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Questions for Your Attorney

Ask the Right Questions to Find the Right Attorney

The most common question I hear as I speak around the state is, “How do we find the right estate planning attorney to help us?”

There is no simple answer. But knowing what questions to ask will help you find the right professional for your family. Ask these questions before you begin planning. If you’re already started, ask before you continue. Ask now about all three phases of planning!

Phase 1: Plan Creation

“Will you tell me about your interest, background and experience in estate planning for farmers?” There are plenty of attorneys who focus strictly on estate planning, so you don’t need to work with a generalist.

“How do you define estate planning?” Many professionals see estate planning as merely probate and tax avoidance. The right attorney will (of course!) help with that, but will focus on assuring that your personal and family goals are achieved, that relationships are preserved, and that wisdom from the elder generation passes to the younger.

“How do I prepare for our consultation?” Experienced attorneys will have detailed checklists and instructions to prepare you for decisions you’ll need to make. Some offer workshops to educate you on planning opportunities so you can be better prepared before you sit down with their ‘meter running.’

“How will you counsel me in designing my plan?” Many attorneys simply ask a few vague, open-ended questions, and you don’t know what to request. Then they steer you into their favorite one-size-fits-all (which really fits no one well) generic document and a pre-determined, standard result. Other attorneys will invest the effort and time to educate you, offer a wide variety of outcomes, and follow your interests until each decision is tailored to your fully-informed wishes.

“How much will you charge to create the plan?” Remember all three planning phases; don’t just focus on getting a document. Hourly fees will make you hesitant to explore alternatives. An experienced attorney will commit plenty of time to you, and early in the process can quote a set fee for plan; then no-one will nervously watch the clock!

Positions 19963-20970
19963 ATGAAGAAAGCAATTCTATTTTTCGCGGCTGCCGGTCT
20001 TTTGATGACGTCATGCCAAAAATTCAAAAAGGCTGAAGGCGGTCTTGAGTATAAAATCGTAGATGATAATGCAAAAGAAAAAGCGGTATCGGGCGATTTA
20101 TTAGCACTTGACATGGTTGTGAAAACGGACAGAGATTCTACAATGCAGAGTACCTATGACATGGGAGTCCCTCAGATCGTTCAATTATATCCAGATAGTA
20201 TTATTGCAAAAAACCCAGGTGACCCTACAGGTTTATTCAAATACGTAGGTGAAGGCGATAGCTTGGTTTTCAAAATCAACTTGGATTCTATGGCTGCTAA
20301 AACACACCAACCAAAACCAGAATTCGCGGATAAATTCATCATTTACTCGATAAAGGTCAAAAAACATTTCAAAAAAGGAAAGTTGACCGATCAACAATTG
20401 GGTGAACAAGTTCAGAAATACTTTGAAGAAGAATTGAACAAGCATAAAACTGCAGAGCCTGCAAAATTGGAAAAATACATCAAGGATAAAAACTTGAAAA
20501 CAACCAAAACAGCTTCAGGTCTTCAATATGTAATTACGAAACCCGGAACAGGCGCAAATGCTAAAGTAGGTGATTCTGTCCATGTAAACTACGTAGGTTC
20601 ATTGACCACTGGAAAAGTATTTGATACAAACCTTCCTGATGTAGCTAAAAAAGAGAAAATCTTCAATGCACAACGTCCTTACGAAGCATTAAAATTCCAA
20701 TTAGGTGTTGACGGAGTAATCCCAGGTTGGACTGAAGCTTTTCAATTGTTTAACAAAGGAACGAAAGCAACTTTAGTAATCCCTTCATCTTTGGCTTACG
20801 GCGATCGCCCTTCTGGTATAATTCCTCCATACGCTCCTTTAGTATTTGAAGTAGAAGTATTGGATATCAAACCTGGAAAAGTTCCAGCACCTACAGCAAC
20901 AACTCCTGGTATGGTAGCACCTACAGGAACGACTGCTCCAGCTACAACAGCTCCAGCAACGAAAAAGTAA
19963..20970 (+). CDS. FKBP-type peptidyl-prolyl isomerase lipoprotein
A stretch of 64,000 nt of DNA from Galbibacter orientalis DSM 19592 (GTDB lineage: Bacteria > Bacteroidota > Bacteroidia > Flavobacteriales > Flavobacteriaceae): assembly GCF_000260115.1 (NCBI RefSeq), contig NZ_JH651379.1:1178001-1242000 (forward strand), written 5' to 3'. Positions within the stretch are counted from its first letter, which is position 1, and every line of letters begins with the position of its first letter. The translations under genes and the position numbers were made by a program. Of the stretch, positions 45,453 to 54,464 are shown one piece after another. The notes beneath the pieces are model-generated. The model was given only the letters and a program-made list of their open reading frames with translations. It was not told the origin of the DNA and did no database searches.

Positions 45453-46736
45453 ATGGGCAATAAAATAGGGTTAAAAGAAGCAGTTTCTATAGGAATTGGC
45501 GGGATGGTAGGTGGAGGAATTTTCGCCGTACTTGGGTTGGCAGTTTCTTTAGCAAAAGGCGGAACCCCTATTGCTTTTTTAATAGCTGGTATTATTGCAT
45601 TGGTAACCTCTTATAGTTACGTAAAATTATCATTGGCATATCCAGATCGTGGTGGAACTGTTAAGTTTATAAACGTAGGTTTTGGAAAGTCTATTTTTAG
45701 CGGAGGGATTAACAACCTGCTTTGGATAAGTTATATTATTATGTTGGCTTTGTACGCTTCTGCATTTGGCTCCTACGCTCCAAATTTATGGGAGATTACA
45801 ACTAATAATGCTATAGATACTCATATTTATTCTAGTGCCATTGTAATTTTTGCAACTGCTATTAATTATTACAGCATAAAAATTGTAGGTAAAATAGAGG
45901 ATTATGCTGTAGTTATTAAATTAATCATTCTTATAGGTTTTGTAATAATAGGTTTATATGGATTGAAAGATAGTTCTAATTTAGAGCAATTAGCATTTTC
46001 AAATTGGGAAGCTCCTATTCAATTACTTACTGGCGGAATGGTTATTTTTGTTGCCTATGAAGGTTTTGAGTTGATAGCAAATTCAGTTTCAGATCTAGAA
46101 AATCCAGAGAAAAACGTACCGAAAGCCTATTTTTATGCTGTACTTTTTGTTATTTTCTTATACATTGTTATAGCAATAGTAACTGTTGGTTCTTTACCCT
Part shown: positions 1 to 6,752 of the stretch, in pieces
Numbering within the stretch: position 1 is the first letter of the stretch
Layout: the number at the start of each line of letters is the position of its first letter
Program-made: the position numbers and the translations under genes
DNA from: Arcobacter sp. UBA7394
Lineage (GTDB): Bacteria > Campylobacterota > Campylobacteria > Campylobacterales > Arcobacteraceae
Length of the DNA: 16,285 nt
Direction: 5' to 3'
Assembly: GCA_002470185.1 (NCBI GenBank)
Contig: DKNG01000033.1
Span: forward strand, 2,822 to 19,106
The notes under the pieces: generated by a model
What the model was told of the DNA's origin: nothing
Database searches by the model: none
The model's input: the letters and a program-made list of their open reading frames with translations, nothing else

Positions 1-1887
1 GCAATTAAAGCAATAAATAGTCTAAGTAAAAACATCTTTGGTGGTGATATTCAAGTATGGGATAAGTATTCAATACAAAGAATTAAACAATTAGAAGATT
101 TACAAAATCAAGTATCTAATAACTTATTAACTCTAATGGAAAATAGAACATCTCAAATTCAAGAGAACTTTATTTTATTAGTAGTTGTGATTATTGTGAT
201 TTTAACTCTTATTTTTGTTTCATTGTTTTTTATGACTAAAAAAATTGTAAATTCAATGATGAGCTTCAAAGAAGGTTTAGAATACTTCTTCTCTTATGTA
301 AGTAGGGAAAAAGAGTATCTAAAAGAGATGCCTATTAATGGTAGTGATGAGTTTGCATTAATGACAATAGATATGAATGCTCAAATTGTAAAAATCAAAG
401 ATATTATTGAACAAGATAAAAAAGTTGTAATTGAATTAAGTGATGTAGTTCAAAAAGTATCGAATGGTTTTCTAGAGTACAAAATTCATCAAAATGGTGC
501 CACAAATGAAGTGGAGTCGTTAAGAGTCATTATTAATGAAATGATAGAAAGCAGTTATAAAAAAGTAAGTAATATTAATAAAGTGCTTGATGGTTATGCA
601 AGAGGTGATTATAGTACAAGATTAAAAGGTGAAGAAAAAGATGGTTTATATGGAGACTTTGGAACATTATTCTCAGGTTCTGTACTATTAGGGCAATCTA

Phase 2: Updating

“How do you assure that my assets follow the instructions we put in my plan, and who is responsible for this?” Mistakes in this area are what cause most wills and trusts to fail to meet the makers’ expectations. Joint ownership will make assets avoid the will or trust. Naming individuals as beneficiaries on life insurance, annuities or retirement accounts cause those dollars to circumvent the plan. Your attorney should review every asset and help you align the ownership (titling) of each asset to follow your plan.

“What about the assets I acquire later?” What you own today is not all you ever will, so how will you assure that future assets are aligned with the plan?

“How do we keep my plan current, and how much will that cost?” Tax laws alone change about every two years; other laws continually evolve. Updating your documents every 5 or 10 years just won’t do! Find an attorney who will systematically update your plan on a predetermined schedule—every year or two is appropriate—for a pre-determined fee. Just like routine maintenance of equipment, it saves money in the long run.

Phase 3: The Estate Transfer Process

“How will you involve my family? Do you educate and prepare them for the transfer of my farm?” In order for your family to stay in control of the process and the costs, they will need to be prepared in advance of your death.

“What’s your track record on avoiding probate?” Living trust attorneys tout these trusts as the way to avoid probate; but many, perhaps most, living trust estate plans don’t! How is this attorney doing?

“How much will you charge my family to carry out the plan at death?” An experienced attorney will give you a firm estimate or at least disclose a fee schedule so your family won’t be at their mercy later on. (Typical will administration fees start at around 1.5% for large estates, growing to 3% on smaller farms; trust administration usually costs about 1/2 to 3/4 as much.)

The right attorney will welcome these questions, and won’t squirm when answering them!

Article authored by Curt W. Ferguson and originally published in the Prairie Farmer magazine, January 2006 issue